While bamboo has been used in construction in Asia for thousands of years, it is beginning to find its way into sustainable housing development in parts of the United States and elsewhere around the world.
The following conversation has been edited for length and clarity.
Why bamboo? What makes it an ideal material for construction and the environment?
Because it’s the fastest growing plant, it’s probably the fastest natural way to remove CO2 (carbon dioxide) from our atmosphere. Through photosynthesis, it takes that CO2 and turns it into sugars and then into actual fiber, the atmospheric carbon storage mechanism. And that’s a big deal in terms of rapidly removing CO2 from the atmosphere.
Normally, when you harvest a tree, you kill it, and everything has to start over. And with bamboo, every year it produces new trunks, so you only harvest a percentage of those trunks and it continues to grow. Plants can live up to 120 years. You know how you keep mowing the lawn and the grass just keeps growing back? It really is like that — it’s a weed. It is the largest of the grasses.
From an architect’s perspective, can you talk about the strength and flexibility of bamboo?
It is an incredibly strong material. On a weight basis, it’s actually stronger than steel, which is much, much heavier than the same cross section of bamboo. Bamboo has more than twice the strength of wood typically used for construction and its compressive strength is similar to that of concrete.
Our vessels have weathered several Category 5 hurricanes, with winds of up to 200 miles per hour. We have seen our buildings go up to 6.9 on the Richter scale in terms of seismic events or earthquakes. Because bamboo is so much lighter and stronger in terms of weight, it can sag and then recover.
Where have you built houses? And is it possible to go elsewhere?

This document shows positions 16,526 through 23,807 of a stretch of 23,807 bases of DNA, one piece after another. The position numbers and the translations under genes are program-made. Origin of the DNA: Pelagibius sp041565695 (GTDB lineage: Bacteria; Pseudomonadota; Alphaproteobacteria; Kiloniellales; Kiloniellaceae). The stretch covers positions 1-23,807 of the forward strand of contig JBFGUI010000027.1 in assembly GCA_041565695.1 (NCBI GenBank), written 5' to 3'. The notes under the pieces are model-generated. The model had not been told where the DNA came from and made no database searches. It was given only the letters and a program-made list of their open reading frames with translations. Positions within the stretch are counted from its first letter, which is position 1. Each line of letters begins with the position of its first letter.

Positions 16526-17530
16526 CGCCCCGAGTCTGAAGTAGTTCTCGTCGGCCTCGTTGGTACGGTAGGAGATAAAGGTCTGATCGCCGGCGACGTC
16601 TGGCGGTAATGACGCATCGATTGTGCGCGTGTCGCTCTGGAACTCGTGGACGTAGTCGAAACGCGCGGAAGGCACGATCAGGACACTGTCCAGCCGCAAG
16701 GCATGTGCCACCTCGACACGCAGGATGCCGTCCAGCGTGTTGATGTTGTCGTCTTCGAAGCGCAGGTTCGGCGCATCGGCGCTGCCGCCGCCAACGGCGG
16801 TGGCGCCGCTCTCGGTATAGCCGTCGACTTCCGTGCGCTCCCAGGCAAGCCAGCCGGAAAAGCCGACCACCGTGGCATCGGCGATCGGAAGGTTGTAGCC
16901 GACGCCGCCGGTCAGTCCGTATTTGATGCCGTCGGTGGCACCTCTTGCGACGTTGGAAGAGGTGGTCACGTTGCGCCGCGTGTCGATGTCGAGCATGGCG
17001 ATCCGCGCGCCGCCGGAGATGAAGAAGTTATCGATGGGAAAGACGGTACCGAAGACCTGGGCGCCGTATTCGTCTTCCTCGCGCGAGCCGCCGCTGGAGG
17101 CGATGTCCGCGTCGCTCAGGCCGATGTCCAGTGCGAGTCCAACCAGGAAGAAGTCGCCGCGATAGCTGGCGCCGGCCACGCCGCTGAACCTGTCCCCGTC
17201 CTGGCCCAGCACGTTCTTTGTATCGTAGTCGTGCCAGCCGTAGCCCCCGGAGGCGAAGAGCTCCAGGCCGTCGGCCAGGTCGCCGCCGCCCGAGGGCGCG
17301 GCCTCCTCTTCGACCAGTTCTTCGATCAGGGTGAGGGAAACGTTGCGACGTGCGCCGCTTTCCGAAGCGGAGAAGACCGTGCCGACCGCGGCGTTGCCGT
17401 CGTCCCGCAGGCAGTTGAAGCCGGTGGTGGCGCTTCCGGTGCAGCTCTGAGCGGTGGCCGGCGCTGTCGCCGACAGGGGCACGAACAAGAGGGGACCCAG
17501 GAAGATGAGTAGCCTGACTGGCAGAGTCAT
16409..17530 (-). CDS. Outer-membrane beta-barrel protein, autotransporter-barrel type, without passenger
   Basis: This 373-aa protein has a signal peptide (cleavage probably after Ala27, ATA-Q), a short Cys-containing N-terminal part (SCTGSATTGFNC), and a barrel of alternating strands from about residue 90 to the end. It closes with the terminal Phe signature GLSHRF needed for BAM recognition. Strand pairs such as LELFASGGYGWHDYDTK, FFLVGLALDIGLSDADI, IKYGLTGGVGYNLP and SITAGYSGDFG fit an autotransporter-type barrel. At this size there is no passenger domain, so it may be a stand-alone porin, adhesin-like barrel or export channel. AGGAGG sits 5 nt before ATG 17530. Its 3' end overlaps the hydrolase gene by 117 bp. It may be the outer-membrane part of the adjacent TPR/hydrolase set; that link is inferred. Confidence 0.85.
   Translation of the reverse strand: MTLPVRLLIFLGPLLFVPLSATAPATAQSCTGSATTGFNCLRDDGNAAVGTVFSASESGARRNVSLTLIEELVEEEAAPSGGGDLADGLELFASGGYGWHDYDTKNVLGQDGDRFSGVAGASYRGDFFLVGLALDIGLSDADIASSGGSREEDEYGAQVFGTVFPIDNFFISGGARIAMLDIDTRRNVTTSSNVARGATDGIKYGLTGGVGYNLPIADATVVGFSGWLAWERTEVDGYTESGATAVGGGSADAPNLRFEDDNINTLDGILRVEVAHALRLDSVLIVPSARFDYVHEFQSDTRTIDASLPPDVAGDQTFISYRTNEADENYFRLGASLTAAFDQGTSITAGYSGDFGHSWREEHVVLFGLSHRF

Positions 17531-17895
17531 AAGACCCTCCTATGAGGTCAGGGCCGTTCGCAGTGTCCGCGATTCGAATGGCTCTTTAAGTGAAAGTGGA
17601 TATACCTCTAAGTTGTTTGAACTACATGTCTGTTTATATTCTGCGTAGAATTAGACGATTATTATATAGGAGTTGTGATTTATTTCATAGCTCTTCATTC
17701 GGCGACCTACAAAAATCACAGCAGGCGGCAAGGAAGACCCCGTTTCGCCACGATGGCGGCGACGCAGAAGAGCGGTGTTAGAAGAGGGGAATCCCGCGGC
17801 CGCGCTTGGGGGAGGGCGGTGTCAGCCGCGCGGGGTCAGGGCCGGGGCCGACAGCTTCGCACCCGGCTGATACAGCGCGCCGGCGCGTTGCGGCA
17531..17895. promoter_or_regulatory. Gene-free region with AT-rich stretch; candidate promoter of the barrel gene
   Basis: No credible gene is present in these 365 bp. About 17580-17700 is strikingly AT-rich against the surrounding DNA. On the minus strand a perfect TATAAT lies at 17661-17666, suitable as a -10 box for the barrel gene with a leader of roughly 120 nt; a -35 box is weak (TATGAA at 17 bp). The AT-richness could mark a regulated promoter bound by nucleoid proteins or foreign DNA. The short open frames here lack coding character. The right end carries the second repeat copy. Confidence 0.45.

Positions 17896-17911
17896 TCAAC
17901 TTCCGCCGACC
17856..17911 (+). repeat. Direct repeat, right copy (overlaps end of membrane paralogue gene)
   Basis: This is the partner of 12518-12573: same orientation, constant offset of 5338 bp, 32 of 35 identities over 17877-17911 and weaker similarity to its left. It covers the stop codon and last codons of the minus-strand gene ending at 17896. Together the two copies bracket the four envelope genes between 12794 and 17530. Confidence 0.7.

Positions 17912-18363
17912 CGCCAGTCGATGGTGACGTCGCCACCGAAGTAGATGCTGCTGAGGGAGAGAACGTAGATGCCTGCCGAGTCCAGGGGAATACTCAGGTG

We now have homes in the Caribbean, South Pacific, Southeast Asia and (and) Southern California. I was just in Florida working on a project. I’m going to India to meet a group that wants to build our houses there.
There is definitely the ability to go in just about any climate. I think stylistically, the homes we’ve done so far have all had that kind of tropical feel. But there was a client yesterday who wanted to do a project (on) Long Island, which would be really fun.
Sands says living in a bamboo house is “like living in a piece of furniture” for its unique craftsmanship. Credit: Jonathan Davis/Spaces808.com
Have you noticed an increase in interest in bamboo houses?
Yes there is. We have never been so busy and we are now increasing production. I think the concern about the climate crisis has really caught people’s attention, and really being able to make personal choices that directly impact that is a big deal.
That’s definitely what got me started. I built myself a house on Maui 30 years ago and was trying to be as sustainable as possible. But then they delivered the wood to build the house, and it really was a punch, like, it’s a whole forest! And it happens every time, for every home in the United States. And I just thought, “I have to do something different.”
You now live in a bamboo house. How does it look?
I love it. There is a connection to nature in just knowing that the house itself is helping solve the climate crisis. But then the beauty of it, the shapes and forms that we’re able to do with that that you couldn’t necessarily do with dimensional material; it’s really like living in a piece of furniture. All the handcrafted joinery, beautiful radiating rafters and beams, add a level of beauty to the building that is truly something special.